While standing on his boat, Scott Carey (about to become the shrinking man) passes through a mysterious cloud that appears on the water. Back at home he soon finds himself getting smaller and smaller…so small he has to avoid being mauled by his house cat and eaten by a spider. As Boris Karloff says on the LP before the music starts: “He was saying goodbye. He got smaller…tinier….” At the end of the film we leave the (still) shrinking man, no taller than a blade of grass, thinking about how much smaller he can get and how he will matter in the universe. What will he find? What will he become? Scott reaches the conclusion: “To God, there is no zero. I still exist.”

A  jazz-influenced theme, famous big band leader, Theremin (an early electronic instrument used primarily in sci-fi/suspense films and to play the theme on TV’s original Star Trek), a strangely moving and spiritual story, menacing introduction by horror film star Boris Karloff, and a monster spider…what more could you ask for from a miniature piece of music just over three minutes long?

Themes from Horror Movies (1959): The version on the album referred to above can be found here:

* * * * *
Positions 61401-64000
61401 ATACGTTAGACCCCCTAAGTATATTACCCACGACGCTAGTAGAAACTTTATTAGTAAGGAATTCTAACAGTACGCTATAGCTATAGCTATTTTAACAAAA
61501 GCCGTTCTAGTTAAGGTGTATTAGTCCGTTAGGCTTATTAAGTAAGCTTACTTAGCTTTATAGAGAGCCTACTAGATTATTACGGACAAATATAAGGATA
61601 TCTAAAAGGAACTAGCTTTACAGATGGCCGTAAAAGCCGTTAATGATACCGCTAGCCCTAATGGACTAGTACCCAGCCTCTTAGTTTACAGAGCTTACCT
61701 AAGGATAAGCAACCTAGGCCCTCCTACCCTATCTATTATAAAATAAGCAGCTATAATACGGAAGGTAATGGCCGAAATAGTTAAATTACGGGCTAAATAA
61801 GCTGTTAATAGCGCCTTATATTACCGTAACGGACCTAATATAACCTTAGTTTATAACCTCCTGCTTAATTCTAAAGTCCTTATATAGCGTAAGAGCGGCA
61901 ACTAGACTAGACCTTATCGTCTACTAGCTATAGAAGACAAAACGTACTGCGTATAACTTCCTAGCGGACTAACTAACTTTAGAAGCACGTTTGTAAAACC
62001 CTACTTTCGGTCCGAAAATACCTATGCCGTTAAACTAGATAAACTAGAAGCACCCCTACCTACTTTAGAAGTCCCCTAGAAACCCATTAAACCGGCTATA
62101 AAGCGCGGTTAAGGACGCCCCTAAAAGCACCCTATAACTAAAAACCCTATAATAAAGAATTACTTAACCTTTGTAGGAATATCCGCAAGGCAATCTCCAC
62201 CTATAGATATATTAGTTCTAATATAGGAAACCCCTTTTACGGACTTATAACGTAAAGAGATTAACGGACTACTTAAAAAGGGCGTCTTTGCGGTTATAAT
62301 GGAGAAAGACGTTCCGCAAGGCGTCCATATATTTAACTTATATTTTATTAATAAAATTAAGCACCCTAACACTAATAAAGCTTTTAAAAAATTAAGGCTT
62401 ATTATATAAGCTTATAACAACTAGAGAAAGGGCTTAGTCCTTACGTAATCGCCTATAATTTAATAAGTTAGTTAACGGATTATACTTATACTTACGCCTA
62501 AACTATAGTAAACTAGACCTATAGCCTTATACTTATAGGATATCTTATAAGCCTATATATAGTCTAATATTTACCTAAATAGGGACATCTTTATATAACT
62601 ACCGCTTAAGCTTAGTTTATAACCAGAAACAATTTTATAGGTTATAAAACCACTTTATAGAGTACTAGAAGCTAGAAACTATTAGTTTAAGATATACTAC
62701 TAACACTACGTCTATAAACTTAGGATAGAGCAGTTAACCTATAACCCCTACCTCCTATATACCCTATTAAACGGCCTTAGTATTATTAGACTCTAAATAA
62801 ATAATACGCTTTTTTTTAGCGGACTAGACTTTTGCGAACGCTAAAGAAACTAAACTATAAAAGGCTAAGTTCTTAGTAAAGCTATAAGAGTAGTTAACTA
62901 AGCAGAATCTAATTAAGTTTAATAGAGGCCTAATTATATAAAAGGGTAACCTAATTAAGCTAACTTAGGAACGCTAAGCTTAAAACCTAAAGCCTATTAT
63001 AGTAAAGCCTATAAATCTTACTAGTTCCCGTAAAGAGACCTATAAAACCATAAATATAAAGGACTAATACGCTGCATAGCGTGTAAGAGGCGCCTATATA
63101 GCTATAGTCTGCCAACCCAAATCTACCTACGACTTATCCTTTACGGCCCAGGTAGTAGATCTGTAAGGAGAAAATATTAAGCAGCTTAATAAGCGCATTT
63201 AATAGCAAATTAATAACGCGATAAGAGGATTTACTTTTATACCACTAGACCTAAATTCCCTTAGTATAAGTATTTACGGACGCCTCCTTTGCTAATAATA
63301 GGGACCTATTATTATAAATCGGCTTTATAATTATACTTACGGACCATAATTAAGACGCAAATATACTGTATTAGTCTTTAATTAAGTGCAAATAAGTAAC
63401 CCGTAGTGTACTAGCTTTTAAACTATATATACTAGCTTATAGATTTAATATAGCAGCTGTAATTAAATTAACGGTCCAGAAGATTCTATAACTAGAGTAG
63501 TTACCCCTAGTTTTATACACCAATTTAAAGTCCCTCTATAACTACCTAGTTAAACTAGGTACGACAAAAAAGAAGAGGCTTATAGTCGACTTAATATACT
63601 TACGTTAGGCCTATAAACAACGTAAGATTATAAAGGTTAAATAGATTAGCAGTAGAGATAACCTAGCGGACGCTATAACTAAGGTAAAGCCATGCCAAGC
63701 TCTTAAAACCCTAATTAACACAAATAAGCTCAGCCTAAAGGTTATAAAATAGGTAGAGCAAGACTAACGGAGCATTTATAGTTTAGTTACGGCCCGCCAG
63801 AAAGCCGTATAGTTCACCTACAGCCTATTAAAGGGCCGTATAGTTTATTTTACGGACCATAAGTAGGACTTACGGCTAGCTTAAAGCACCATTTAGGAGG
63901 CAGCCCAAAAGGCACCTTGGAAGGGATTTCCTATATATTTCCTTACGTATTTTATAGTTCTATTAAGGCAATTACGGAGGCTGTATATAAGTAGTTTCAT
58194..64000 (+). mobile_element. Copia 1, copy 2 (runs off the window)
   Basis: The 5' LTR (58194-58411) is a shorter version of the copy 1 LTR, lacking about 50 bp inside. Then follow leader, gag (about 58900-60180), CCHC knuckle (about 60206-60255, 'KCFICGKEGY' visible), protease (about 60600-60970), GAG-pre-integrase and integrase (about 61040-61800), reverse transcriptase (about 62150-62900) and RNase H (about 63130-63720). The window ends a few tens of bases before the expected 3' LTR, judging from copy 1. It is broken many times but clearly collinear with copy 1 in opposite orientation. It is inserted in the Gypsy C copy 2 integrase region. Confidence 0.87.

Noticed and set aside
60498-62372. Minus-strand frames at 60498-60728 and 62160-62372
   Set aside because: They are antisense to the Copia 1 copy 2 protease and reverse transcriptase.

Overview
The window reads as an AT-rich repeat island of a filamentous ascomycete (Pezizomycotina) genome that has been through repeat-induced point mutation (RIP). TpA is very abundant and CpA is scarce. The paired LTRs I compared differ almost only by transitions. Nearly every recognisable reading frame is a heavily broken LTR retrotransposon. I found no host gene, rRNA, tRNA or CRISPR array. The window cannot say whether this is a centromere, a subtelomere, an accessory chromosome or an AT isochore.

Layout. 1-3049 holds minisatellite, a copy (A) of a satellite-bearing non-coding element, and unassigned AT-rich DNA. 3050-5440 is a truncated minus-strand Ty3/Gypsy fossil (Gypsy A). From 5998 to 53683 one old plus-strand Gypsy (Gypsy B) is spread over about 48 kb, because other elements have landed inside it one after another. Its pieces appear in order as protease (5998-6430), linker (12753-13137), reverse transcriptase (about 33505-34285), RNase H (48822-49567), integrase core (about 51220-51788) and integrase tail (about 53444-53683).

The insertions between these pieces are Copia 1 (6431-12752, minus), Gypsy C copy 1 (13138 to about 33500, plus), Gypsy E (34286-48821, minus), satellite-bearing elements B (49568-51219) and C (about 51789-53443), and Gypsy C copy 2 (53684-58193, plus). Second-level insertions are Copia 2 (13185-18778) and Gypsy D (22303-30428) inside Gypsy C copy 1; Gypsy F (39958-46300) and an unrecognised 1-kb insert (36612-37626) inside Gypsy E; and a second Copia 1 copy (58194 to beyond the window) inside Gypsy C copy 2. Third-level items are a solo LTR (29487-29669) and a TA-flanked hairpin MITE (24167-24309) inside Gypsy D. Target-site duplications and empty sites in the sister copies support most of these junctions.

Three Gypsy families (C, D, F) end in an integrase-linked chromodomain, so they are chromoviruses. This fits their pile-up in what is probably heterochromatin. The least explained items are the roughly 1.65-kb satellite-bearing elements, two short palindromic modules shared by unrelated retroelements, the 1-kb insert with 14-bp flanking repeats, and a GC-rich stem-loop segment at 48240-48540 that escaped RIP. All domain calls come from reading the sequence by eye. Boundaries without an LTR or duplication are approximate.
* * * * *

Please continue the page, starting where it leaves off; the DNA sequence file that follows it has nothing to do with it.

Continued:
Classic 50’s Original Science Fiction Film Scores (2011): Another interpretation, more relaxed and very enjoyable but minus the Theremin and Karloff’s introduction can be found at this link:


[1] UC Berkeley News, November 2007 and personal interview

[2] Henry Brant, May 2006 (quoted on his website)

Header image of Erik Satie courtesy of Wikimedia Commons/Sonia y natalia.

DSD – Is It PCM, Or Isn’t It?

DSD – Is It PCM, Or Isn’t It?

DSD – Is It PCM, Or Isn’t It?

Richard Murison

A few weeks back, a prominent person in the audio community shared with me their opinion that DSD is a different thing entirely from PCM, and was surprised to hear me insist otherwise. On the face of it, of course, they are indeed very different formats. PCM maps out the actual amplitude of the original waveform, sample by sample. DSD, on the other hand, looks like a completely different animal, and represents the waveform using a pulse-density modulation scheme, from which the original signal can be extracted by passing the digital bits themselves through a low-pass analog filter. For reasons that seem somewhat fuzzy to me, this is deemed to be inherently more akin to analog. Given that I’m a guy whose turntable still sits atop his audio stack, why would I bother to take issue with that?

For most practical purposes, the whole subject is an academic argument over little more than semantics. But DSD does have some very fundamental differences in its digital nature when compared to PCM. For example, you can’t mix multiple tracks together in DSD…or blend a stereo feed into a single mono channel. You can’t do EQ. You can’t even do something as rudimentary as volume control.